Zircon Reveals the Age of Earth’s Magnetic Field

The Earth’s magnetic field is absolutely essential to life on our planet. It protects us from the solar winds, streams of charged particles emitted by the sun which constantly threaten to strip away the atmosphere, and has allowed life to flourish. Until 2010 the best estimate we had for the antiquity of the field put its age at 3.45 billion years but new data has pushed back that age by 500 million years.

The Earth’s magnetic field is produced by the movement of its inner liquid core, which is predominantly made of iron, but in order to operate there also needs to be a regular release of heat. Today this happens through plate tectonics but exactly when this tectonic movements started on Earth is still hotly debated. Understanding when the magnetic field formed would give an important clue into the origins of plate tectonics, as well as revealing when the Earth first became hospitable for life.

The new research, carried out by the University of Rochester, New York, focused on the mineral magnetite. Magnetite is a magnetic form of iron oxide and each grain has its own magnetization which records the strength of the Earth’s magnetic field at the time they formed. This offers an excellent record of any changes in the past magnetic field. The problem is finding undisturbed magnetite samples from 4 billion year old rocks. In this study, the magnetite grains were preserved in zircon crystal from the Jack Hills, Australia. Even though the zircon was the right age, there was still a possibility that the magnetization recorded was not. If a magnetic mineral is heated past a certain temperature (called its Curie Point) it loses its magnetization, which then resets to the magnetic field of the time the mineral is cooled again. Around 2.6 billion years ago the temperature of the rocks in the Jack Hills reached 475oC, which is beyond the Curie Point of magnetite. In order to check this wasn’t the case, the team tested numerous magnetite grains from the zircons. If all had been heated and then reset they should all have had the same magnetization, especially as it is clear the zircons have not been moved relative to each other since they formed. They didn’t. This strongly suggests that the magnetite is recording a real ancient magnetic field.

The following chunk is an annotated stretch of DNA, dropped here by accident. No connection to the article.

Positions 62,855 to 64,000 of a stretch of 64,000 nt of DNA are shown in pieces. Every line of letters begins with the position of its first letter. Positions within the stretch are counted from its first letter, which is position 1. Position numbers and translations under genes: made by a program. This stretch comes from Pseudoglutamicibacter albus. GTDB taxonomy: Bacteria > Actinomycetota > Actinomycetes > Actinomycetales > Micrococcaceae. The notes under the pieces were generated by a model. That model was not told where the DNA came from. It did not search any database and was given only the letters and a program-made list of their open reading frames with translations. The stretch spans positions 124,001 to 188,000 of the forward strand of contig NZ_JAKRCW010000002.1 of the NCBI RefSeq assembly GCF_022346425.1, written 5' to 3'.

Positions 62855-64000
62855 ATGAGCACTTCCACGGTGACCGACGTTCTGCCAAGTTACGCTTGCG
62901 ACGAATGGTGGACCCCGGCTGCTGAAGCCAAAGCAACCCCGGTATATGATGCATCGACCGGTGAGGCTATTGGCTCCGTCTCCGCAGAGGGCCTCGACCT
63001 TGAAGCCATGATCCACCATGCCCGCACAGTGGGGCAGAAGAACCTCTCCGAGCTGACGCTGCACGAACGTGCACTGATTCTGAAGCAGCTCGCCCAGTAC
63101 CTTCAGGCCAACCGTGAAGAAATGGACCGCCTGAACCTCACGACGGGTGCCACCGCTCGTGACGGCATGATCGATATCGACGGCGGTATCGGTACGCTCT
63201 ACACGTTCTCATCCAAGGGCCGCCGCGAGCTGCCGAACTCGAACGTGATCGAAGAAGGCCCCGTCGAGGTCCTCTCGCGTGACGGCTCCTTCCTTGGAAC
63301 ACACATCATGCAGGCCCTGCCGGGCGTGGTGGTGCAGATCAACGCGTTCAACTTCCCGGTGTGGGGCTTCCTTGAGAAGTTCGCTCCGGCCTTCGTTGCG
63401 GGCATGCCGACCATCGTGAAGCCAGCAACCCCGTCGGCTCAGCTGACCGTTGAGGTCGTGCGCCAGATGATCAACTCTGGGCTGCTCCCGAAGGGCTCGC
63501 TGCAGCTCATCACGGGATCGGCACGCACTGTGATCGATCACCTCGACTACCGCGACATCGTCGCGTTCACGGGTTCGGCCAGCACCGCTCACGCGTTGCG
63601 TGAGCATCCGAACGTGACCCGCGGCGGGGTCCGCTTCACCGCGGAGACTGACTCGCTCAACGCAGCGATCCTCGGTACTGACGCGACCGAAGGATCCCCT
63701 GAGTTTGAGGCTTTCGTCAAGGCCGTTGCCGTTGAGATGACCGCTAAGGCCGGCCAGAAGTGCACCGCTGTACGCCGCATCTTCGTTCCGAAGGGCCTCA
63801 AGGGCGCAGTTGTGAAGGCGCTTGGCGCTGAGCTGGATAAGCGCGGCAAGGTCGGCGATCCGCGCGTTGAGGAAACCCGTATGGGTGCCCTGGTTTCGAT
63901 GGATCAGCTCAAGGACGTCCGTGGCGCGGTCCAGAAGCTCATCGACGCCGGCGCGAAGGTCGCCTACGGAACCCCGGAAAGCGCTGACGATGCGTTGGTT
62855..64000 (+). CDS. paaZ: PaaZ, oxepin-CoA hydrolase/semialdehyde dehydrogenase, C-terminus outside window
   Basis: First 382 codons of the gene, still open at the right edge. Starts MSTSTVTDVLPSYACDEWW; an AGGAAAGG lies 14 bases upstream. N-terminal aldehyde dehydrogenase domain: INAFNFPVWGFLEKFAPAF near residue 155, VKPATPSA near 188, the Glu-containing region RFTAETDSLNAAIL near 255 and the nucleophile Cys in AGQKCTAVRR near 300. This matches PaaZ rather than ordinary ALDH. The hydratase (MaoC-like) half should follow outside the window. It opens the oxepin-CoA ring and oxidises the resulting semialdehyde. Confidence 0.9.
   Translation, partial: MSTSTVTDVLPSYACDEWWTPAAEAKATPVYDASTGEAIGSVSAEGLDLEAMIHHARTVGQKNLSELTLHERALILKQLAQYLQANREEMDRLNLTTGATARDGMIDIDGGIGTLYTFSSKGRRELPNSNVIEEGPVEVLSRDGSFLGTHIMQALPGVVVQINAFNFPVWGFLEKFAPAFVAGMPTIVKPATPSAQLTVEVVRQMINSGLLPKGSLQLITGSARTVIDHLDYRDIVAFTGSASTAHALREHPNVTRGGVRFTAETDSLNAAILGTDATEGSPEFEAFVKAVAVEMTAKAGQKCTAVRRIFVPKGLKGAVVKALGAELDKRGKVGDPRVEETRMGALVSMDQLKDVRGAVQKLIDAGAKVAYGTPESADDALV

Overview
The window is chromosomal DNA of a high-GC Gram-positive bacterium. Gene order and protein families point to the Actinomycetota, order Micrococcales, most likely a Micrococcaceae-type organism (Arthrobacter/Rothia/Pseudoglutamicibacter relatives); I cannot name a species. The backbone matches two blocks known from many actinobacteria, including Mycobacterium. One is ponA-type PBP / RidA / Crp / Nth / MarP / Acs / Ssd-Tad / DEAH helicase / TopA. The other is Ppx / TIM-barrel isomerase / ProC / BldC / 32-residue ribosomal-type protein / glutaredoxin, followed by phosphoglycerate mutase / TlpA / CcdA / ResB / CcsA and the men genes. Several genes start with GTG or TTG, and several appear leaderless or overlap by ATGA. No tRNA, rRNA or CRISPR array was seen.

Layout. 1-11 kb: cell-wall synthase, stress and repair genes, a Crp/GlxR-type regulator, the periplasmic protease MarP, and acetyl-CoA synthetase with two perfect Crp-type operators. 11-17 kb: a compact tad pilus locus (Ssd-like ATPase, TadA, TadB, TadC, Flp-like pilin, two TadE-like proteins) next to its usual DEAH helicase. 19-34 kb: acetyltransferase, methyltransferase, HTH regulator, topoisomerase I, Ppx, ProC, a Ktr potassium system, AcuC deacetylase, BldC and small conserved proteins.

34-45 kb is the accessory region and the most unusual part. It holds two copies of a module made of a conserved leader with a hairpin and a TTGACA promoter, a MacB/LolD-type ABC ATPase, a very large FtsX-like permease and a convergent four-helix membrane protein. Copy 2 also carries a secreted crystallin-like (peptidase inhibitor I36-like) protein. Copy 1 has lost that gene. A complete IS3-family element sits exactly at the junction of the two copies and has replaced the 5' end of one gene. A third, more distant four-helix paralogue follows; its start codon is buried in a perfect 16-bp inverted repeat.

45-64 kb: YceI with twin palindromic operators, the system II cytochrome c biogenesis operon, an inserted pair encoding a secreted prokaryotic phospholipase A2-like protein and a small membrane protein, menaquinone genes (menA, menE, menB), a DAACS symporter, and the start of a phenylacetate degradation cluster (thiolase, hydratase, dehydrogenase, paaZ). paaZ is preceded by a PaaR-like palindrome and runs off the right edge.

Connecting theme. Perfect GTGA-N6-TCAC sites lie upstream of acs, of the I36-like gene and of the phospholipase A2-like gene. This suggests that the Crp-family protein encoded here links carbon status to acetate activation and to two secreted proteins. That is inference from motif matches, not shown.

This new discovery suggests that the Earth’s magnetic field formed very early in the history of our planet. It also suggests that plate tectonics may have started around the same time, supporting some earlier evidence which put tectonics at around 4.4 billion years.

 

Reference
Tarduno, J.A., et al. 2015. A Hadean to Palaeoarchean geodynamo recorded by zircon crystals. Science. 349. pp.521-524. DOI: 10.1126/science.aaa9114

 

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Emma Gregg

I have an MSci in Palaeontology and Evolution and a passion for all things extinct! I've always loved writing about the science that interests me and I have a particular fascination for palaeopathology. www.palaeoearth.com
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